The 1953 version of "House of Wax" came out at the height of 3D's first big rush onto the big screen. Concerned about television's increased presence in the home, studios began flooding cinemas with in-theater gimmicks. Movies like "House on Haunted Hill," which dangled skeletons in front of the screen, or "The Tingler," which famously announced the monster's presence using buzzers in the seats, tried every conceivable method to frighten apparently very easily frightened people. Comparatively the 3D in "House of Wax" feels tame, but the movie is not above selling out. Every twenty minutes or so viewers are treated with can-can girls kicking out towards the screen, or extended scenes of a man playing paddleball in the street. The scenes feel crammed in at the last minute, as if the movie was already finished and then the studio said "Now make it in 3D." Star Vincent Price's character even makes an off-handed comment about the paddle-baller, writing him off as nothing more than a cheap trick to draw people into his in-film house of horrors.
Price plays Professor Henry Jarrod, a once expert sculptor who prides himself on his eerily lifelike wax figures. After losing both his museum and the use of his hands to a particularly nasty case of arson, Jarrod builds a new house of wax and fills it with grizzly scenes of murder and torture. Jarrod proves to be an elegant sensationalist, the type of character that carries smelling salts in his pocket to revive the fainted ladies as they tour his chamber of horrors. But once beautiful women begin to disappear at the hands of a horribly burned mystery man (gee, I wonder), the police begin turning a wary eye to Jarrod's lifelike creations.
"House of Wax" is an excellent representation of early 50s horror, the kind of movie that plays perfectly at midnight along with a gigantic bowl of popcorn. It has everything you could want, a charismatic Vincent Price, an assistant named Igor (here played by a pre-break out Charles Bronson), and a giant vat of bubbling wax that just begs to have someone thrown in to it.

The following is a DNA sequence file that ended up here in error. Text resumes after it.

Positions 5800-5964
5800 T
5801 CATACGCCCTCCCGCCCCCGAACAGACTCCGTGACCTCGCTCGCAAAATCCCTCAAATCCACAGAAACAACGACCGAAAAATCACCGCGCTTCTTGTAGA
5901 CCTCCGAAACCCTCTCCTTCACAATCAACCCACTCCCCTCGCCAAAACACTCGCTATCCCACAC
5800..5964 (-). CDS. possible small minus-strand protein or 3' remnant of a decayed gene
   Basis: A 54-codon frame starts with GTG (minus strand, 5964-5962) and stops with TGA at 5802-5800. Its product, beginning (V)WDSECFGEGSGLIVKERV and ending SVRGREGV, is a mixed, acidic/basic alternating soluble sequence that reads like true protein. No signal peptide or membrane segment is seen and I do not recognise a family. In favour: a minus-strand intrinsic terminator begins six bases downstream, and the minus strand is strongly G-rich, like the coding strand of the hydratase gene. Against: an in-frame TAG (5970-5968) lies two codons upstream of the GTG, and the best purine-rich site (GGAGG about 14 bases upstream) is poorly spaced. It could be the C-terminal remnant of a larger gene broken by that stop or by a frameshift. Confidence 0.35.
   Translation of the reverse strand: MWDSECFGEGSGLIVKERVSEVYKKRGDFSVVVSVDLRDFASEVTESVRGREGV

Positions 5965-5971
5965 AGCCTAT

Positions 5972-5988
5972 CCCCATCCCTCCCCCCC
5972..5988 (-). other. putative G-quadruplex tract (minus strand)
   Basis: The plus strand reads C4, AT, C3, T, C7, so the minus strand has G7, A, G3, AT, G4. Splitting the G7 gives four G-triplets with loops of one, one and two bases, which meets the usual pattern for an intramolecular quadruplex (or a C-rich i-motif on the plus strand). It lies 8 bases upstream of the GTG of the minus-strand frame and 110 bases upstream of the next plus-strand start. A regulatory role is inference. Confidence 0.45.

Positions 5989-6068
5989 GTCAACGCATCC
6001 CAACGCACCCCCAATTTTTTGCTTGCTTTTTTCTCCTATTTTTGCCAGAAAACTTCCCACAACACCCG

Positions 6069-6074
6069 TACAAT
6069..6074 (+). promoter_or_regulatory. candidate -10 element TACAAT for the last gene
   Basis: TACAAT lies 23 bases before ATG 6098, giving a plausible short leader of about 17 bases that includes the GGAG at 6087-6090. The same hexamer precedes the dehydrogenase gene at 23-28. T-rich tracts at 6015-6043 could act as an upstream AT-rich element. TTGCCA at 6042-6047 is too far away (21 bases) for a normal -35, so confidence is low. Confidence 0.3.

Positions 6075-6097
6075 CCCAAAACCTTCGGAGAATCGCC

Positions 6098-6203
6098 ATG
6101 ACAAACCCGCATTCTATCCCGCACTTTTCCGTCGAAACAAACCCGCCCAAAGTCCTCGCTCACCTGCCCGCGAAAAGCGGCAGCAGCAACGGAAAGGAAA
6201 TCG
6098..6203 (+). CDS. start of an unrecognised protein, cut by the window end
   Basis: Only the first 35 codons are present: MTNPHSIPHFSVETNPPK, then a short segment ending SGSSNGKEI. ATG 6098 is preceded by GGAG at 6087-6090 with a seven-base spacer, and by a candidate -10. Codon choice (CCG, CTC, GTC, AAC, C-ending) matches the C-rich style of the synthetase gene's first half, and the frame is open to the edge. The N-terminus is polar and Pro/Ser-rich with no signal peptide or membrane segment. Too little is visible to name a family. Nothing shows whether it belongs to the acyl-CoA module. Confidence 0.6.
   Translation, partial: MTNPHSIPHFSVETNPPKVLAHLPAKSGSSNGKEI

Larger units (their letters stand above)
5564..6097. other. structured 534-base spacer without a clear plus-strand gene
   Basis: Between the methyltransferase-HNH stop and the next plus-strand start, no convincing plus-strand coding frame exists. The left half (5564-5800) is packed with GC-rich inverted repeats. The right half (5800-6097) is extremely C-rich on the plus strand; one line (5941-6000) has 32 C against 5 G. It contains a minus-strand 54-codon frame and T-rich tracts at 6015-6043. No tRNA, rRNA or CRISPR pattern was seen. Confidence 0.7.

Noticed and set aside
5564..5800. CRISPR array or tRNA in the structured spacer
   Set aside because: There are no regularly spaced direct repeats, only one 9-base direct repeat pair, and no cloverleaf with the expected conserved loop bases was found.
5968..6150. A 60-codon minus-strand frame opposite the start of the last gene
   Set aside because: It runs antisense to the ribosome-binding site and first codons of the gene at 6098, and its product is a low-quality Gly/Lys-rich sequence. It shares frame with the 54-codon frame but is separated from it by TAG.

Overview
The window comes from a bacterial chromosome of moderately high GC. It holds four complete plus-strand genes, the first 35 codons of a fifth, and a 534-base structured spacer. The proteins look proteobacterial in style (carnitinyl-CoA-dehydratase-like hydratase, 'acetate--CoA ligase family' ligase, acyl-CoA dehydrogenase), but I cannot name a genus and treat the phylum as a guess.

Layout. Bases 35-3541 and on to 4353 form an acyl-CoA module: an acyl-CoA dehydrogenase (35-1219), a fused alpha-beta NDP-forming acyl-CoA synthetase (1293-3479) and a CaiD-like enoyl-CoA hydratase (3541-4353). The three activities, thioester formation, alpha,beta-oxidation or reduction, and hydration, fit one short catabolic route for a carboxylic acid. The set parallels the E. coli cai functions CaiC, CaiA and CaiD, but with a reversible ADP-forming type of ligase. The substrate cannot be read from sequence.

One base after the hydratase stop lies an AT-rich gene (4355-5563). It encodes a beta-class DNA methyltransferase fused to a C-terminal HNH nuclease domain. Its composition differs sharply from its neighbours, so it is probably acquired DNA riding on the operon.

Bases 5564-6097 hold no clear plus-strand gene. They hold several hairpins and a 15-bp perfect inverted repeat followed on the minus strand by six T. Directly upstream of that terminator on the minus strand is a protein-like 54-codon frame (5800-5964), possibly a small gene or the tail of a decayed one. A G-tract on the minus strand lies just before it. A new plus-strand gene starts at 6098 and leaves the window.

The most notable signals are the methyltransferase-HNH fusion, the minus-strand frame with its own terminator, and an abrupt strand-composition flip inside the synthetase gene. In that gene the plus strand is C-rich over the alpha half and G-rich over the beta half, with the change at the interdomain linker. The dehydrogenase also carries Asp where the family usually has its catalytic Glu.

You can tell when a filmmaker is scratching the bottom of the movie monster barrel when the best you can get is splinters that can kill you. "Splinter" doesn't exactly sink that low, but it comes close enough: a mysterious parasite that takes the form of splinters infects a few human hosts and besieges three out of luck motorists in a secluded gas station.
While not offering much in terms of scares, "Splinter" does dish out a delightful amount of squirmy gore. If you've ever wondered how hard it is to cut off someone's arm using a boxcutter, "Splinter" may just be the movie for you. The bone-twisting, amalgamated blob of a monster makes for an interesting sight, and at a breezy 82 minutes, "Splinter" doesn't demand too much of your time. It's a lean monster fair that gets the job done and pulls out before it overstays its welcome. You can watch it and do arts and crafts at the same time!
I went to college out in the middle of nowhere. In order to get to school from home I had to travel down many a dark, wooded road. Once stretch of road in particular always felt like it went on forever. With trees to the left and to the right and nothing but lonely asphalt out in front of me, I often felt that I had somehow been lured into some purgatory where the highway stretched on forever. I always thought this idea would make for a pretty neat movie. The main character would slowly realize that no matter how long he drives, he just doesn't seem to be getting anywhere. Maybe another car would pass him periodically, or he would keep seeing the same road sign on the side of the road. After he realizes where he is, he frantically tries to make his way out through the woods only to emerge from the other side of the road, as if he looped a small planet. I had always filed this idea away as unexplored horror territory that was just aching to be exploited into a little supernatural gem, or at least a halfway decent "Twlight Zone" episode. Then "Dead End" came along and ruined everything by actually taking that idea and putting it to film, proving, once and for all, that my idea makes for a pretty terrible movie.
Tired of driving down the same stretch of interstate every Christmas, a disgruntled father (played by the perpetually awesome Ray Wise) takes his family down a wooded side-road. Things seem to be going reasonably well until the pick up a mysterious woman in white, and geez, shouldn't they be at Grandma's by now?